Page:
Drought continues to impact South Carolina farmers despite rain

Published: Oct. 16, 2019 at 6:15 PM EDT
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NEWBERRY COUNTY, S.C. (WIS) - The rain this week is a welcome sight to many areas of South Carolina that have been experiencing weeks of ongoing drought. The drought has impacted nearly 3 million residents across the state of South Carolina, which is about two-thirds of the state’s population.

Many farmers in the Midlands have been battling the drought through the harvest season, including John Long who owns Overbridge Farm in Newberry.

He has been growing a variety of crops for decades and while he said the rain is coming just in time for his wheat crop, which is going to be planted in the next few weeks, he said the majority of his crops needed the rain about a month ago and nd the damage has already been done.

“Did the rain help soybeans, absolutely not,” Long said. “The beans were already done. This rain is not going to help them at all.”

Long said it’s the soybeans and corn, which needed rain in August and September, that have been affected the most.

“The weather has become a lot more erratic,” Long said. “We may get the same amount of rainfall in a year but it comes in bursts and it’s not as evenly distributed as I remember it being years ago.”

He said that a few of his fields are irrigated, but the lack of water for the majority of his crops has resulted in 30 to 40 percent fewer soybeans than normal.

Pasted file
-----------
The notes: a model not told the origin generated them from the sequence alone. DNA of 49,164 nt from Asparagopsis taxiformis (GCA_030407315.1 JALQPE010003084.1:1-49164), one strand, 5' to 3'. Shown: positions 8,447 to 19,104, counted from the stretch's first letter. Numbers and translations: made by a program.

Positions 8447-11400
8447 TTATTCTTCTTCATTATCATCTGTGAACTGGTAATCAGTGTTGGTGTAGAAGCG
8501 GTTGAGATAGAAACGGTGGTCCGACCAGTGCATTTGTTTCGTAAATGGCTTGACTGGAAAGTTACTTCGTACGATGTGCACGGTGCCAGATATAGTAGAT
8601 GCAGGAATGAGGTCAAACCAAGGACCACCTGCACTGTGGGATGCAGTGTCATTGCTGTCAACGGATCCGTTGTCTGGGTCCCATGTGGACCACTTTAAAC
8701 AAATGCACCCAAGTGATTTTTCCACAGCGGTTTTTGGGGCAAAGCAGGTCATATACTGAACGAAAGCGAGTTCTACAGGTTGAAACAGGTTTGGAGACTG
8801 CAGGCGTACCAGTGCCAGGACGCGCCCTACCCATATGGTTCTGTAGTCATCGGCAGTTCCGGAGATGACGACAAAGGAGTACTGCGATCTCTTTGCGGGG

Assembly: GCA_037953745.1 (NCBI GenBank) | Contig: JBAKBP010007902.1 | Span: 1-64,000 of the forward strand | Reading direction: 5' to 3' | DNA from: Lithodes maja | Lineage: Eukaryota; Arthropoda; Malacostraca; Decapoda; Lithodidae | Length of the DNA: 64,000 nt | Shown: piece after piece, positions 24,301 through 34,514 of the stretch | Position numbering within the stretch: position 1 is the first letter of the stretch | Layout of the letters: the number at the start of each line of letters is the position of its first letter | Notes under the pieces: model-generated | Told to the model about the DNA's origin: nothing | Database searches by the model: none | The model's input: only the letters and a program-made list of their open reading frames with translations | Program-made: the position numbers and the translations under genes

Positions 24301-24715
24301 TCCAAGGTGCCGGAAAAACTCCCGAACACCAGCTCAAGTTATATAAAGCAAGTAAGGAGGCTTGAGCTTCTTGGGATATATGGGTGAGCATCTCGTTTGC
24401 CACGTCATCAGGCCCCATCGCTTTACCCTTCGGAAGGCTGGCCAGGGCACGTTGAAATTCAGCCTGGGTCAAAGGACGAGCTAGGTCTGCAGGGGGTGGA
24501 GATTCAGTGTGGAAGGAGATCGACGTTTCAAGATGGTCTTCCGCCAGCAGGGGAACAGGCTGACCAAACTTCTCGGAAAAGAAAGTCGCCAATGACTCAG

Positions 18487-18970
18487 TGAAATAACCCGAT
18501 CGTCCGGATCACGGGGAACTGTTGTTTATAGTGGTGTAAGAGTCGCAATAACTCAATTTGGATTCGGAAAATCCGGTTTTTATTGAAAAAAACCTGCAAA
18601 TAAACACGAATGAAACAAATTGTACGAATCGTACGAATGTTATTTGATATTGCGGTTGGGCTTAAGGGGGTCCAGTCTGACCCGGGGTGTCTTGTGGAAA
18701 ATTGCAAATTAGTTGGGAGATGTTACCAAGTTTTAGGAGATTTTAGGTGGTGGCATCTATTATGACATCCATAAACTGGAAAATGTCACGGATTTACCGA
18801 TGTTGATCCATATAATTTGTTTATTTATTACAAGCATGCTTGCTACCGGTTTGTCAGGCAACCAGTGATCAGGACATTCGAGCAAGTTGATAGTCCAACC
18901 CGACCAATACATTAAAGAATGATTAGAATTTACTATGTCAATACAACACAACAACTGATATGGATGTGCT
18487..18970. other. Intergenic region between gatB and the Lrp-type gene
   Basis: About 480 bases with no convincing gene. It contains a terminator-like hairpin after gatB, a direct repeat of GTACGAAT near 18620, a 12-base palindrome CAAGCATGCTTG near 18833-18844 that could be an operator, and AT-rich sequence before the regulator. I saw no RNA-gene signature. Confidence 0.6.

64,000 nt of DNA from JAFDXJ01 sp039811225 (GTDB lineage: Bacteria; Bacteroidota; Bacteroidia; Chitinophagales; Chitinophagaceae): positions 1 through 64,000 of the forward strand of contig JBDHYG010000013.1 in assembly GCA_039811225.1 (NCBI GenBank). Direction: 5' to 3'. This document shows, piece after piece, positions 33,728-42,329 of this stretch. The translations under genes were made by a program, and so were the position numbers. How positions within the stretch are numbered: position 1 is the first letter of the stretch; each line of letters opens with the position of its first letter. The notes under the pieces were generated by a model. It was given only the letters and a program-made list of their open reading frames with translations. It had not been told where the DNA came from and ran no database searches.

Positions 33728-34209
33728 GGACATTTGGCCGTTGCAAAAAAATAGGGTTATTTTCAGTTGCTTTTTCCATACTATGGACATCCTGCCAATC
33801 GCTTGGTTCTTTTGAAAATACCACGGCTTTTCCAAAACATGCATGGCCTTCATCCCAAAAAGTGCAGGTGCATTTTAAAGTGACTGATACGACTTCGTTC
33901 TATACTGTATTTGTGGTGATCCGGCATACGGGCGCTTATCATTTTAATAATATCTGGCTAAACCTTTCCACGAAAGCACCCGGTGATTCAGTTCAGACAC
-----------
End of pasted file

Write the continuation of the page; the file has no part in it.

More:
“I’ve been doing this long enough to know that things that do change, things will get better, but the problem is, can you hang on until they do get better,” Long said “And we certainly don’t want to get into the position where we keep eating into our equity just to keep farming.”

He said this year’s drought only increases the strain on soybean farmers like him in South Carolina. He said that because of retaliatory tariffs from China, even with a good harvest his soybean crops aren’t profitable.

“Before all of this happened margins were very thin, but after the prices were reduced due to the tariffs the margins have really become upside down so what we do really is not sustainable, I don’t know how else to say it,” Long said.

Farmers in South Carolina received relief from the federal government in the wake of the tariffs. From September 2018 to May 2019 South Carolina farmers split $24 million in aid.

“It’s kind of like a drop in the bucket really,” Long said. “It’s not something that is going to make a decision about us staying or not staying, but it is helpful.”

Long said that many farmers are optimistic that things will get better. He added that the drought that hurt his crops this season is less upsetting than the tariffs because the weather is up to mother nature, while Long said that the tariffs feel inflicted by the government’s decisions.

The 24 million in aid to South Carolina farmers was allocated by county, with some counties like Newberry, receiving a few hundred thousand while others received millions. Orangeburg received the most aide in the state with about $2 million. Sumter and Calhoun received high amounts of aid as well with about 1.5 million each.

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